The number of people experiencing homelessness in Vancouver has hit its highest level in nearly two decades, the latest homeless count shows.
The early results of the count released Wednesday identify 2,223 homeless people living in Vancouver, marking the highest number since the survey began in 2002.
This year’s number is up two per cent from 2018, when 2,181 homeless people were identified. It’s also the fourth year in a row that has seen an increase, despite a recent push from council to address homelessness in the city.
WATCH: (Aired March 12) Vancouver begins 2019 homeless count
“I’m devastated by it,” Vancouver Mayor Kennedy Stewart said about the results, which are the first he’s overseen since being elected to office.
“This has been an issue that’s been top of mind for many councils over the last decade, and I think we’re just starting to see it stabilize.”
Stewart said the increase appears to be on track not only with the rise in Vancouver’s overall population, but also in Canada’s overall homeless numbers, proving the problem may be cresting after years of work.
But he added more work needs to be done.
“We can’t underestimate how devastating homelessness is for those who are affected,” Stewart said. “These folks are extremely vulnerable and they need our help.”
WATCH: (Aired Nov. 9, 2018) Housing crisis leaves many homeless living in vehicles in Metro Vancouver
Roughly 400 volunteers took to the streets over two days in March to count the number of people sleeping on the streets and staying in emergency shelters.
Those people were asked how long they had been without a home along with their age, gender and ethnicity. The survey was voluntary and those who responded were kept anonymous.
More than 80 per cent of the homeless population were found living downtown or in the Downtown Eastside, where 62 per cent of the population was found alone.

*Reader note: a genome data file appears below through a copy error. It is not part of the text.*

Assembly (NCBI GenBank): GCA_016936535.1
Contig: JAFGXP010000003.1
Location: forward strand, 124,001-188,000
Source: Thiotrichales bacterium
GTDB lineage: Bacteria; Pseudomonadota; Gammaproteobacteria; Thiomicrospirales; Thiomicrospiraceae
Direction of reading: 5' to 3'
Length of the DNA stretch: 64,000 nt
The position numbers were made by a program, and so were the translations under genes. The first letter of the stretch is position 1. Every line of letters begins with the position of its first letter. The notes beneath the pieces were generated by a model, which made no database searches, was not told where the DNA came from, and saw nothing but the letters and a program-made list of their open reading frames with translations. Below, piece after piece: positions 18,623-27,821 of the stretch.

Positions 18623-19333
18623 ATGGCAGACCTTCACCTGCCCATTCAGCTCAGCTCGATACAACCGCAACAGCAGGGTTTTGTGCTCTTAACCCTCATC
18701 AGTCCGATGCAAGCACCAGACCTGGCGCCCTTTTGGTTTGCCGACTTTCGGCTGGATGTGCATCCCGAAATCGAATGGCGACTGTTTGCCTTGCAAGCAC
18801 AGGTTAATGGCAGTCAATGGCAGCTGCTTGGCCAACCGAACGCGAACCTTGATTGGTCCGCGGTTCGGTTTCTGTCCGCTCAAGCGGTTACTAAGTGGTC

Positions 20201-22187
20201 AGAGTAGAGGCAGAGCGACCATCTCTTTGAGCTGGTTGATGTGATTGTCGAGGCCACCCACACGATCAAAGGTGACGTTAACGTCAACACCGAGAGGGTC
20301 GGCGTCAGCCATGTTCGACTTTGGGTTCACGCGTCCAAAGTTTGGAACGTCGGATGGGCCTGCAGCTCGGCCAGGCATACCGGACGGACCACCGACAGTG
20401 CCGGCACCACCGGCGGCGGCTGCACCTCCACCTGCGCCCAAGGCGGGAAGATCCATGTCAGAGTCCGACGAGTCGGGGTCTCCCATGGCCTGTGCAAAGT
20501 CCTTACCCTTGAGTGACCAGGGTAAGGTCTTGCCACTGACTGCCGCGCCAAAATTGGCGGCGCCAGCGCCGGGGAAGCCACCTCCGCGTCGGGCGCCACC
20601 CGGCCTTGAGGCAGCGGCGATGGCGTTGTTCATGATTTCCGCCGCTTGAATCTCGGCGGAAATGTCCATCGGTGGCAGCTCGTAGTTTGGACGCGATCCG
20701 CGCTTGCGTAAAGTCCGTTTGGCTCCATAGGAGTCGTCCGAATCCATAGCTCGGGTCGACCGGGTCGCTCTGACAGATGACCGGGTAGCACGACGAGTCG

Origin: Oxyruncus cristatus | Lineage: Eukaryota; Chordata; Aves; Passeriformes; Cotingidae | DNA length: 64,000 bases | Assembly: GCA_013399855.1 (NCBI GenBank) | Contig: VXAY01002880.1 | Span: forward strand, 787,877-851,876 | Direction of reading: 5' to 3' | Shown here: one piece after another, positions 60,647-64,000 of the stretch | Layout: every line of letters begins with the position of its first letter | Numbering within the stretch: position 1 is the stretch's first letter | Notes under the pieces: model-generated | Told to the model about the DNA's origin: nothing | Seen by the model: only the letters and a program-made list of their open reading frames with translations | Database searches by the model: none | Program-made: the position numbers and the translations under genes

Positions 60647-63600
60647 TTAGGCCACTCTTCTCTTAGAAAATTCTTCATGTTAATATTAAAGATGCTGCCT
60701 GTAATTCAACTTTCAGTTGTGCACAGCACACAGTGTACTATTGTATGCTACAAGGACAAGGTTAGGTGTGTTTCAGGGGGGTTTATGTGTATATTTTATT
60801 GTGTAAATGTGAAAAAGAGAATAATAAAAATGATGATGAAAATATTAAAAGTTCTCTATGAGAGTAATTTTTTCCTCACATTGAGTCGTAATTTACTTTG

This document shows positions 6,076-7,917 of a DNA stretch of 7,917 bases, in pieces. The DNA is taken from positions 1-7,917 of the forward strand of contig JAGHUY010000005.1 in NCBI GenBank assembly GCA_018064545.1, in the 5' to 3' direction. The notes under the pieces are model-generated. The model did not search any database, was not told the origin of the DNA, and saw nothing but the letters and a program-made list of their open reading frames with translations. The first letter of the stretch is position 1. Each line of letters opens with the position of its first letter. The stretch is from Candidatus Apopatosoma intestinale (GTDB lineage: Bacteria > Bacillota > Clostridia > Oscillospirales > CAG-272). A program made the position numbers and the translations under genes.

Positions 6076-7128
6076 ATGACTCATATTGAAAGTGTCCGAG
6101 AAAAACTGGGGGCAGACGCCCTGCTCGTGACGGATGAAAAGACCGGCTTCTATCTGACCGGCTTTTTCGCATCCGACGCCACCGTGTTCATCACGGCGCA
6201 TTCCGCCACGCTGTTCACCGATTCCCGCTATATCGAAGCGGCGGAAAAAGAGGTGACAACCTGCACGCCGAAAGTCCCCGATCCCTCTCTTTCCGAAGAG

Those who have been experiencing homelessness for more than a year rose to 56 per cent, up from 34 per cent in 2018. The number of people who said they have been homeless for six months or less went slightly down, however, from 31 per cent in 2018 to 27 per cent this year.
Just over 80 per cent of those surveyed said they already lived in Vancouver before becoming homeless.
The survey also found 39 per cent of the homeless population identified as Indigenous, despite the 2016 census finding Indigenous people make up just 2.2 per cent of the overall population in Vancouver.
Less people on streets despite overall rise
While those numbers and the overall increase are concerning, there are some bright spots within the results.
The latest count found 614 of those who were identified as homeless were unsheltered and living on the street — a nearly seven per cent drop from 2018, which counted 659 people on the streets.
Stewart said the drop is proof that council’s push to create more modular housing projects in the city is getting more people indoors.
“We’re really proud of the work staff and our partners, especially in the non-profit sector, are doing in making these projects a reality,” he said.
The city said a total of 606 temporary modular housing units have been opened and occupied since the start of 2018. Last year also saw more than 930 social and supportive homes built.
WATCH: (Aired Dec. 15, 2018) Dramatic fire in downtown Vancouver shows dangerous homeless conditions
The mayor said he was pleased the provincial government and other municipalities in Metro Vancouver are investing in more housing projects aimed at low-income residents to get them out of shelters and off the streets.
But the former MP for Burnaby-South also pointed a finger at the federal government for not following through on promised funding for projects designed to cut homelessness in half across Canada.
“There’s been a few little drips and drabs, but nothing really substantive and nothing that would go towards where we need to go,” he said. “That’s the real missing piece.”
Jeremy Hunka with the Union Gospel Mission said the rising number is hard to take.
“We know people who are homeless have more chance of dying and usually live shorter lives than those who are in housing,” he said. “Any increase, no matter how slight, is devastating.”
Hunka said he was hoping to see a decrease after years of rising numbers, but said affordability and high rents are continuing to drive people out of their homes.
“A thousand people per year in Vancouver are falling into homelessness, and that’s really hard to take,” he said.
“We need to put the pedal to the metal and accelerate programs that are already working, like modular housing and social housing. We need thousands more units on the lower end of the rental scale so people aren’t getting pushed into homelessness.”
More detailed results on the homeless count are expected to be released in the months ahead.
Homeless counts have been conducted annually in Vancouver since 2010. A province-wide and federal count are both planned to take place next year.